Team Sky Principal Dave Brailsford could be forced to reveal what was in the mysterious medical package delivered to Dr Richard Freeman in 2011.
Brailsford has been summoned to appear before MPs at a parliamentary inquiry looking into doping in sport. Brailsford could be asked to reveal the contents of the medical package delivered to Team Sky doctor Richard Freeman at the 2011 Critérium du Dauphiné.
Brailsford has refused to say up until now what the package contained but he will have to answer truthfully if asked by the parliamentary committee, for if he doesn’t he would be in contempt of parliament. The hearing is part of the committee's ongoing inquiry into doping in sport that has also targeted athletics.
It is believed that members of British Cycling will be made to answer questions on the controversies currently surrounding cycling at a yet-to-be-announced date before Christmas before the Culture, Media, and Sport select committee. The meeting will be centered on the use of the corticosteroid Triamcinolone as a treatment for a pollen allergy by Bradley Wiggins, of which he was granted permission to take before the 2011 and 2012 Tours de France and 2013 Giro d’Italia via therapeutic use exemption forms.
Brailsford recently remarked he could have better handled the fallout from the Bradley Wiggins and Team Sky controversy. Brailsford said that he should have checked facts before he told the world that the package was delivered to Sky in France by Simon Cope – then British Cycling women’s coach – who was visiting British rider Emma Pooley. But it transpired that Pooley was not in France at the time. Brailsford added someone mentioned that Cope might have popped over for a meeting with Emma Pooley and added so he relayed this information before he had the full facts. Brailsford added he should have rung Emma and asked and it would have taken two minutes. Brailsford added he had inadvertently thrown a huge amount of petrol on a small fire and further commented that two plus two equals 10 now. Brailsford also said Team Sky had not abused the TUE system and added riders of the team had not systematically used powerful painkiller Tramadol, corticosteroids, or other substance to aid performance or lose weight.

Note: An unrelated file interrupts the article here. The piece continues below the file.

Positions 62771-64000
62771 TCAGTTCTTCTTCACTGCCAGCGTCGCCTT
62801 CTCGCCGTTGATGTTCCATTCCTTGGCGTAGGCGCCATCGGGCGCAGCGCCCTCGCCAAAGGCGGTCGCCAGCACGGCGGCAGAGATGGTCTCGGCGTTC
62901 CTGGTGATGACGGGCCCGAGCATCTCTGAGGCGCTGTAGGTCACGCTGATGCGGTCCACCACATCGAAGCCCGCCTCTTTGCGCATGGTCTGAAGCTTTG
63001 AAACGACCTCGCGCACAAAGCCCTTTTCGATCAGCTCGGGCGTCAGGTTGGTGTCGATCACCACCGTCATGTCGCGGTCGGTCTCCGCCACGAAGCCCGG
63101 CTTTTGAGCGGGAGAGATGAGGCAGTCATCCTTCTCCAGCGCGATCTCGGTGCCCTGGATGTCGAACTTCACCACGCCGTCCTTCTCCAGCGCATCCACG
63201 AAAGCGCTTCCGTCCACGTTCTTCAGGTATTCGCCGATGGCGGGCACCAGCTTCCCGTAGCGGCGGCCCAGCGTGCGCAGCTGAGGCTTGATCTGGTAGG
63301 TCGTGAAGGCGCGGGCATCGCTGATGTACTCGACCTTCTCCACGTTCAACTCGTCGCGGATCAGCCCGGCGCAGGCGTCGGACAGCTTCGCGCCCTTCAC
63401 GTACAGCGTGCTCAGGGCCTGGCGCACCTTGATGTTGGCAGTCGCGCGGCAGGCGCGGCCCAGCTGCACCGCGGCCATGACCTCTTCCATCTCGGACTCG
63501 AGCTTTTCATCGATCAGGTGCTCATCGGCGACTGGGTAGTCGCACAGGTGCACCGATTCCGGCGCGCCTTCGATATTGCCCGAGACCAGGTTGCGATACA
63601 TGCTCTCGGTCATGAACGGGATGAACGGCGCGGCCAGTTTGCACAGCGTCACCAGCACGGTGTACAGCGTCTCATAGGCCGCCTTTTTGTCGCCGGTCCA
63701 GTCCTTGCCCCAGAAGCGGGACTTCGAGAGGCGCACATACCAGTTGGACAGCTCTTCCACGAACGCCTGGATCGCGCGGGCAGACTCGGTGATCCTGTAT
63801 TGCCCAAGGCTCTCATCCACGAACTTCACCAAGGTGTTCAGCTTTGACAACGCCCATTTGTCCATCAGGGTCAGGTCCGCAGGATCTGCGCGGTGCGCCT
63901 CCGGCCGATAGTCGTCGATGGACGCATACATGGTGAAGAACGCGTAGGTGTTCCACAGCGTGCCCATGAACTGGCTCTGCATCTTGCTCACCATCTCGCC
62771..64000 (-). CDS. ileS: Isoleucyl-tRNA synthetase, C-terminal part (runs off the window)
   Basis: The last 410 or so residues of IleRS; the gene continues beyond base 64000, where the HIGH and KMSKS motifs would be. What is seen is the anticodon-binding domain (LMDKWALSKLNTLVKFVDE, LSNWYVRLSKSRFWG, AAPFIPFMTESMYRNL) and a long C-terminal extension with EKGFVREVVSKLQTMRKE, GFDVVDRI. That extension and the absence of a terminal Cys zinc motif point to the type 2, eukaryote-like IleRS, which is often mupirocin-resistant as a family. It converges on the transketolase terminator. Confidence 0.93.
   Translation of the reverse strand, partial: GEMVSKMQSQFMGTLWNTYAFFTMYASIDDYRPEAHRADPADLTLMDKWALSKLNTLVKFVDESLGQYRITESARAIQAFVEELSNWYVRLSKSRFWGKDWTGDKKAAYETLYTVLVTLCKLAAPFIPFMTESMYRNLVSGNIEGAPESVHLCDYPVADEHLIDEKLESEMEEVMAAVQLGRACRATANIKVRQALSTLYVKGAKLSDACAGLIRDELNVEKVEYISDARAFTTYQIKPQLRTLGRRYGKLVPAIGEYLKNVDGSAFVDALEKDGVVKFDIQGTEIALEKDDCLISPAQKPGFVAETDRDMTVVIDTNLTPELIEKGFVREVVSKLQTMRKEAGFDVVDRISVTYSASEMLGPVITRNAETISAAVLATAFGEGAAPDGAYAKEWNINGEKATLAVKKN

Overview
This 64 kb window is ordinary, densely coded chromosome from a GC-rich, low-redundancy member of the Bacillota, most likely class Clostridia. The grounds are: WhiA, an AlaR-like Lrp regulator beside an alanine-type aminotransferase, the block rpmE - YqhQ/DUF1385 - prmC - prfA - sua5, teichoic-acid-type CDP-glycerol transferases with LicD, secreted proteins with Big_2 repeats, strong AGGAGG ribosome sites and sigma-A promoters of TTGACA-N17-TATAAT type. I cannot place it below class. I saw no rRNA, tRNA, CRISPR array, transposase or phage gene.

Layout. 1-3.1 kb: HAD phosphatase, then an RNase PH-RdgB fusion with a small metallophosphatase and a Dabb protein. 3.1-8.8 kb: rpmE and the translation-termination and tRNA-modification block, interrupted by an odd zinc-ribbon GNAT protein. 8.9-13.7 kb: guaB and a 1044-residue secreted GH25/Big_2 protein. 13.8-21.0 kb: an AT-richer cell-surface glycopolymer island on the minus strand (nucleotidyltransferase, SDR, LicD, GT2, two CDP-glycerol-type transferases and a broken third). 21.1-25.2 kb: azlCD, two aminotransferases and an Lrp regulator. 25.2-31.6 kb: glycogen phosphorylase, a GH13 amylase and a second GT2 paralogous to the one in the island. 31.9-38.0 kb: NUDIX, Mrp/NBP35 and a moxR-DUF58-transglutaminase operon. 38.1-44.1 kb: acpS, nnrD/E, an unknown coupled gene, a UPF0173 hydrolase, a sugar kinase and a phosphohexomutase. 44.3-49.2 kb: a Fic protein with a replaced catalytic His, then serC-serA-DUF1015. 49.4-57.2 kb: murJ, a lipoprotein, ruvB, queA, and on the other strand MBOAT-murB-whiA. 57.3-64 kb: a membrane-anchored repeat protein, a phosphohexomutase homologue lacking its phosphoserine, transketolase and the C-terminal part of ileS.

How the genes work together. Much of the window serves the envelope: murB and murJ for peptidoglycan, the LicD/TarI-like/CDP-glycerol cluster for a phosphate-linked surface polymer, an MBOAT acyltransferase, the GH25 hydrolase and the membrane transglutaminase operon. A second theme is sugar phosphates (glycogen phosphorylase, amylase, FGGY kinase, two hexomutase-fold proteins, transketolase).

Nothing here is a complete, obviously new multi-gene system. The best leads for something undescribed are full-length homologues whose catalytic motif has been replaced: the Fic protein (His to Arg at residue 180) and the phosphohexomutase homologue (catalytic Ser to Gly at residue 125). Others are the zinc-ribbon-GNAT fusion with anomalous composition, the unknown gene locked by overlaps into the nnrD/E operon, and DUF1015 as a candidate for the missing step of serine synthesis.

The TUEs of Wiggins caused controversy although the substance was administered for a medical reason and therefore within the rules. This was because Wiggins had said in his book, My Time, that he had not received injections though one of the injections was given to Wiggins prior to his 2012 Tour de France victory.
Damian Collins, the chairman of the committee, remarked Sir Dave Brailsford has been one of the most senior figures in British cycling over the last ten years and we thought it important to speak to him as part of our inquiry into how the sport has handled anti-doping issues and the ethics around therapeutic use exemptions. Collins added we are now talking to Team Sky about a date when he can come and speak to us.